H Gradidge & Sons of Woolwich was acquired from twin brothers Michael McMaster (1896 – 1968) and Humphrey McMaster (1896 – 1979) in 1931. Gradidges was strong in the cricket bat and golf club markets. The McMaster brothers joined the Slazenger board of directors.
Fred Perry (1909 – 1995) exclusively used Slazenger rackets throughout his career, and was sponsored by the company from 1935.
A factory had been established in France by 1935.
The Slazenger factory at Woolwich was the largest producer of tennis balls in the world by 1936. Slazenger was the leading tennis racket manufacturer in the world by 1937.
Slazenger established a factory at Hurstpierpoint, West Sussex in 1939.
Albert Slazenger died in 1940. His estate was valued at £444,263, and the bulk of it went to his son, Ralph Chivas Gully Slazenger (1914 – 2006). He was succeeded as company chairman by Archdale Palmer.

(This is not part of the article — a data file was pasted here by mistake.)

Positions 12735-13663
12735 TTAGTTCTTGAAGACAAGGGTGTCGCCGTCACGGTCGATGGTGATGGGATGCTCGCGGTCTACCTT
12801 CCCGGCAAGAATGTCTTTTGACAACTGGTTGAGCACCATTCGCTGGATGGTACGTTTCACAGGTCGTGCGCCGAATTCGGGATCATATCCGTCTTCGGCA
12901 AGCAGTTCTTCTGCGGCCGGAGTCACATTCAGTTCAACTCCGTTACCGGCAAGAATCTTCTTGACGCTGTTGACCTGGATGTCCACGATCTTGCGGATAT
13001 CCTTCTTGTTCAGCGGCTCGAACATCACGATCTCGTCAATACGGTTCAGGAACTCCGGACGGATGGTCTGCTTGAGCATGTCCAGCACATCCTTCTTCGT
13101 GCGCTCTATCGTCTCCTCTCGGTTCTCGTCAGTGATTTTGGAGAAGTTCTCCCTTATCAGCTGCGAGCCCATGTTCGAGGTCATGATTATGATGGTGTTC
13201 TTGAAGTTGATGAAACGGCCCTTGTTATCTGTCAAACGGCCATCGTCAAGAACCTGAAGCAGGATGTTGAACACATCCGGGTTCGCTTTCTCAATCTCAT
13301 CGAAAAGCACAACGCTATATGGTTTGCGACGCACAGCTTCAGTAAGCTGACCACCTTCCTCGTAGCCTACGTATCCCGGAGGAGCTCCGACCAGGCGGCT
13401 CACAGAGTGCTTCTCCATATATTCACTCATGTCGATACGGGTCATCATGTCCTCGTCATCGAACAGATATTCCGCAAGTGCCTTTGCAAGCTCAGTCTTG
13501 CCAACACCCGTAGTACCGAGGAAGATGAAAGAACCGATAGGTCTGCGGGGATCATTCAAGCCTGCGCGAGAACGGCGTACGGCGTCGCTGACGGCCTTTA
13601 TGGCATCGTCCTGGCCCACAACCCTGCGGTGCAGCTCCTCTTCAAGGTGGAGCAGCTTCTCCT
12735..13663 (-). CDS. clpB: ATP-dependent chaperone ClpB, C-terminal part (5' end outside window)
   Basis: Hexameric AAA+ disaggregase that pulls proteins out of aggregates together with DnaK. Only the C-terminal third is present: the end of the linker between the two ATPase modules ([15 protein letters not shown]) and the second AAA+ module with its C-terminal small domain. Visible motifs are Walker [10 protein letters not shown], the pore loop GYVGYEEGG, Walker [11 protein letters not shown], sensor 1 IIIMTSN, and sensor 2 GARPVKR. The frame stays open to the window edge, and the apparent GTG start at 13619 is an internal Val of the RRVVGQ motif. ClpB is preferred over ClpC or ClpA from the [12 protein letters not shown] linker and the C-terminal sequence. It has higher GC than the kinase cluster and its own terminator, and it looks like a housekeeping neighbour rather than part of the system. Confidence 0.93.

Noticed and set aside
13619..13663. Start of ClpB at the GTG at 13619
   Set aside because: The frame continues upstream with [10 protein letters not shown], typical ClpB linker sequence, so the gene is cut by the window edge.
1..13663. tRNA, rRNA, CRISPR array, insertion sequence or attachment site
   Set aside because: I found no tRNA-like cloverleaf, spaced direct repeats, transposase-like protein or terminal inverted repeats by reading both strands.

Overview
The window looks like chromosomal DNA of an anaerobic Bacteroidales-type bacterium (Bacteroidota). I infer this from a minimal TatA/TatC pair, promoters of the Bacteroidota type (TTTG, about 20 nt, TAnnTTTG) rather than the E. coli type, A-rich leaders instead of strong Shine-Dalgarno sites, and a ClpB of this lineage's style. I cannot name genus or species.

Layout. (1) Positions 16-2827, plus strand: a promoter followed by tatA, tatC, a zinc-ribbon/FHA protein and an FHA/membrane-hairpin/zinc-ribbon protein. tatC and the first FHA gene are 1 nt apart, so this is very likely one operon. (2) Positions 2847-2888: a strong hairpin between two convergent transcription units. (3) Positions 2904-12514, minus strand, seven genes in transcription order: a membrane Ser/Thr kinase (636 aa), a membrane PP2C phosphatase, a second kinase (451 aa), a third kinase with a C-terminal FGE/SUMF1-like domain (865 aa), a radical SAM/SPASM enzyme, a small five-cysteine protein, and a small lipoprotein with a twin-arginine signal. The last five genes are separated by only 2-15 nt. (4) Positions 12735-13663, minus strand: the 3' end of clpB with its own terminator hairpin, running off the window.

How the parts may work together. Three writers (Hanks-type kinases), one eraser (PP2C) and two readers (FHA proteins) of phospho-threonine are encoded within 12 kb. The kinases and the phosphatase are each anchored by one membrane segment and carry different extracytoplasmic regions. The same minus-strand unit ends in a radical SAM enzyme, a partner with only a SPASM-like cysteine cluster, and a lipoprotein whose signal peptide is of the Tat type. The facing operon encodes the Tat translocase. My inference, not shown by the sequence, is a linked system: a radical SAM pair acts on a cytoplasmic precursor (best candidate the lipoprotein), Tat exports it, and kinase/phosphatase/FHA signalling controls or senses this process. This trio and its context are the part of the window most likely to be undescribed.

During the Second World War almost all manufacturing was dedicated towards producing goods for the war effort. When much of the London factories were destroyed during the Blitz, alternative sites had to be found quickly to fulfil existing contracts. Slazenger acquired William Sykes Ltd, a cricket bat manufacturer with a site at Horbury near Wakefield, and a controlling interest in Ayres Sports Goods, with expertise in badminton, for £149,270 in 1942.
A former war factory at Barnsley was also acquired in 1945, to establish a manufacturing centre for tennis balls.
After the war the Horbury site was modernised and extended. Slazenger closed its London factories in 1946 and concentrated production at Horbury, with 700 employees, and Barnsley, with a workforce of 200.
Archdale Palmer retired in 1946 and was succeeded as chairman by Michael McMaster.
Brand rationalisation meant that only the Slazenger name was used by 1951.
A significant proportion of production was exported by the 1950s.
Acquisition by Dunlop
Slazenger was acquired by Dunlop Rubber in an exchange of shares which valued the company at over £1.35 million in 1959. Dunlop Rubber had a large sporting equipment business.